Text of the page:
One reason, it seems, is conservatism on behalf of BAA – with every airline in the world flying into LHR, it hardly matters what standards Boeing manufactures their planes to, or the quality of BA’s training. It’s the maintenance staff at Air Qumran and the risk posed by its hungover pilot who’s never even seen a snowstorm, much less landed a plane on an icy runway slick with a fresh dusting of powder.

I don’t blame them on that front. After all – we all learn defensive driving these day so we are prepared with other driver’s competence – why not manage an airport the same way?

Race report: beat the banana

So: my first ever “competitive” run. I say competitive in the sense that, whilst no aspect of the race was professionally timed there was a binary win/loss condition and one man (banana) we were competing with – you either beat the banana, or you didn’t. The banana in question: a 50-something Kiwi runner called Rhys, decked out in full banana regalia. He was quick. But more on that shortly.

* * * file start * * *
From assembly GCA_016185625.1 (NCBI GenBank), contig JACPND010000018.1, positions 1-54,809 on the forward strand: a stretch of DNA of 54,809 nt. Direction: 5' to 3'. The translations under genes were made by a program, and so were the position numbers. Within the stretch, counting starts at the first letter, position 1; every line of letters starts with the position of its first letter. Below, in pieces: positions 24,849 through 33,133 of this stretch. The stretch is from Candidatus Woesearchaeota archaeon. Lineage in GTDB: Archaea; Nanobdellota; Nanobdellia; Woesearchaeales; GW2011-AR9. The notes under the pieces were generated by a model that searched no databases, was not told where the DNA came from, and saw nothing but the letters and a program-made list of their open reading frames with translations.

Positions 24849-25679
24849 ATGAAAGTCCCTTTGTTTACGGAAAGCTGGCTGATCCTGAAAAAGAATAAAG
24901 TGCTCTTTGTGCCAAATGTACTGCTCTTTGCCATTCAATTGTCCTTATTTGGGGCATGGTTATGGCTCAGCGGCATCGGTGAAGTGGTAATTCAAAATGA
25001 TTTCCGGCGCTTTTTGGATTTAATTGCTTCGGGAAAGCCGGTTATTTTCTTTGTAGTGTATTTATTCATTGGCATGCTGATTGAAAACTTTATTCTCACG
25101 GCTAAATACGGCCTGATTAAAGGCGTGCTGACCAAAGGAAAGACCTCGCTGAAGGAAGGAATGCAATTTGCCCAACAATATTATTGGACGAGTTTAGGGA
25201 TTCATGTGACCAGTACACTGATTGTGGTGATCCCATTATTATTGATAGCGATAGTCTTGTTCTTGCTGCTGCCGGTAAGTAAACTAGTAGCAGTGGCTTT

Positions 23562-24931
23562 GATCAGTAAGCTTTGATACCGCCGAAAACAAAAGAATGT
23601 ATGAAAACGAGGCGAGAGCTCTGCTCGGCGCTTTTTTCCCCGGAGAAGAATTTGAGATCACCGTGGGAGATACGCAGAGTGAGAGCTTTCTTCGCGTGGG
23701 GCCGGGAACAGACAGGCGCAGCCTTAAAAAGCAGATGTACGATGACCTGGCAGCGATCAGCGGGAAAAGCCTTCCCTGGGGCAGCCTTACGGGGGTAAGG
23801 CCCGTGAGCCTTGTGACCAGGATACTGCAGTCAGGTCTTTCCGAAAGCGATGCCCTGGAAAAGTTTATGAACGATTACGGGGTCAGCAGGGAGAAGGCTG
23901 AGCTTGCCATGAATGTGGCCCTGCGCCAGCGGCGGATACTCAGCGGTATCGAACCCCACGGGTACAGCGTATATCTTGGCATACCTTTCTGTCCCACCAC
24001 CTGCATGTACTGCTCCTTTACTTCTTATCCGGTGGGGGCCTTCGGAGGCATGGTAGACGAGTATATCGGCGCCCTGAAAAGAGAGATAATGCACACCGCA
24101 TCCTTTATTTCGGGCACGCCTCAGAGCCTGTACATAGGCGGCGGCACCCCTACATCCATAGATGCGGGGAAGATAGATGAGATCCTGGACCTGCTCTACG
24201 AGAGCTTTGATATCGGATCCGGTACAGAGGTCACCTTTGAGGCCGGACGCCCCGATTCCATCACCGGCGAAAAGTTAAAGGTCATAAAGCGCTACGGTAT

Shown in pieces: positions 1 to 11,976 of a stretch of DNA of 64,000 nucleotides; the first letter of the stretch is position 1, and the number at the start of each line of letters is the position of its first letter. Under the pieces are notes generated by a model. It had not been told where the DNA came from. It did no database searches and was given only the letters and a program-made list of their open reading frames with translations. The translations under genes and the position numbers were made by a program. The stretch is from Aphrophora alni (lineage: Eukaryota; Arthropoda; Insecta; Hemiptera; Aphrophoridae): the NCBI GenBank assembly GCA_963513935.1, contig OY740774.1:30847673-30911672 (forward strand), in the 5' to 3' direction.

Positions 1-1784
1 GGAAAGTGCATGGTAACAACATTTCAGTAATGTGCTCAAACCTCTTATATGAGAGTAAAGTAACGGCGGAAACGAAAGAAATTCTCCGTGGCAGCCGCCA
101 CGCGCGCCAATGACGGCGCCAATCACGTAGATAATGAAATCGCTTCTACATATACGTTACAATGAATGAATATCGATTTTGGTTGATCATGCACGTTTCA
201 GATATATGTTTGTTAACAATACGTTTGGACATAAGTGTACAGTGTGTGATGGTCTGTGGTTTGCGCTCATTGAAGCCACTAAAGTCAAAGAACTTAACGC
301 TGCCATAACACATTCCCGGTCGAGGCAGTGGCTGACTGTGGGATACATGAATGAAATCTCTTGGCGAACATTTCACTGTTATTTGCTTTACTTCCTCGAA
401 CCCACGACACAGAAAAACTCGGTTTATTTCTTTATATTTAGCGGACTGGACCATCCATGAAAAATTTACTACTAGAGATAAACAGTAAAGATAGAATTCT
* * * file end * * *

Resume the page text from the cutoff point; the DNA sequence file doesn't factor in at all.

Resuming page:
James (my friend who works for WCRF, part-time running sensei and full time awesome dude) tells me it was their best year for registration – with over 500 people registering for the ‘fun run.’ I arrived at the Serpentine bandstand about 45 minutes before race time and helped him at the bag drop tent… well, I say “helped”, what I really did was ask people why they thought their bag was safer with James than in the bin, and whether they could guess why his middle name was “bag thief”, so perhaps “helped” is a bit strong.

The start eventually came, more or less on time, following a brief but nonetheless too-long-and-too-ridiculous warm-up from the sponsoring Fitness First banana-dressed coach. Having never been in a competitive run before, and indeed rarely been in any kind of race where I didn’t come last, it was a strange experience; fun-runs attract all types, from the casual runner to the completely indolent, so the keener ones who made it to the front of the starting inflatable post bounded off with (and in some cases, beyond) the banana, whilst I, stuck firmly in the middle of the pack, dodged a bunch of slow moving but well-meaning folk.